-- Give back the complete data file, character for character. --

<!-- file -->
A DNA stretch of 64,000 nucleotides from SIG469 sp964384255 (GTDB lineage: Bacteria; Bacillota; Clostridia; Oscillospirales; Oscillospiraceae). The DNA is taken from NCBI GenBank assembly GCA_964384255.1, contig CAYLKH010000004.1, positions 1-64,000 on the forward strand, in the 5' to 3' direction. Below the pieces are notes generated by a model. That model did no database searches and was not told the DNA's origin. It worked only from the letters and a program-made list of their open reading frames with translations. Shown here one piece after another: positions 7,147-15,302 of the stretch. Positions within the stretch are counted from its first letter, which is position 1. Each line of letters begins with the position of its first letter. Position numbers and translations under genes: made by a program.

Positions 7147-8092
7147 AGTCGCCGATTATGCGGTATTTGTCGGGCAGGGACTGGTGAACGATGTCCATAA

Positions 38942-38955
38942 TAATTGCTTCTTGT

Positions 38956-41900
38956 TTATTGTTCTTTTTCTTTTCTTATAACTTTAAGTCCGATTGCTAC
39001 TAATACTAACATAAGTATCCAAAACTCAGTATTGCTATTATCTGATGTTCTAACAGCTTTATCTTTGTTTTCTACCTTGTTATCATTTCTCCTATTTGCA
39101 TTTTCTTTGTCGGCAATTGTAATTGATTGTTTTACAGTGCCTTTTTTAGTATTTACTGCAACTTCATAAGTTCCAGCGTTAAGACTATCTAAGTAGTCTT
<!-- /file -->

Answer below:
A DNA stretch of 64,000 nucleotides from SIG469 sp964384255 (GTDB lineage: Bacteria; Bacillota; Clostridia; Oscillospirales; Oscillospiraceae). The DNA is taken from NCBI GenBank assembly GCA_964384255.1, contig CAYLKH010000004.1, positions 1-64,000 on the forward strand, in the 5' to 3' direction. Below the pieces are notes generated by a model. That model did no database searches and was not told the DNA's origin. It worked only from the letters and a program-made list of their open reading frames with translations. Shown here one piece after another: positions 7,147-15,302 of the stretch. Positions within the stretch are counted from its first letter, which is position 1. Each line of letters begins with the position of its first letter. Position numbers and translations under genes: made by a program.

Positions 7147-8092
7147 AGTCGCCGATTATGCGGTATTTGTCGGGCAGGGACTGGTGAACGATGTCCATAA

Positions 38942-38955
38942 TAATTGCTTCTTGT

Positions 38956-41900
38956 TTATTGTTCTTTTTCTTTTCTTATAACTTTAAGTCCGATTGCTAC
39001 TAATACTAACATAAGTATCCAAAACTCAGTATTGCTATTATCTGATGTTCTAACAGCTTTATCTTTGTTTTCTACCTTGTTATCATTTCTCCTATTTGCA
39101 TTTTCTTTGTCGGCAATTGTAATTGATTGTTTTACAGTGCCTTTTTTAGTATTTACTGCAACTTCATAAGTTCCAGCGTTAAGACTATCTAAGTAGTCTT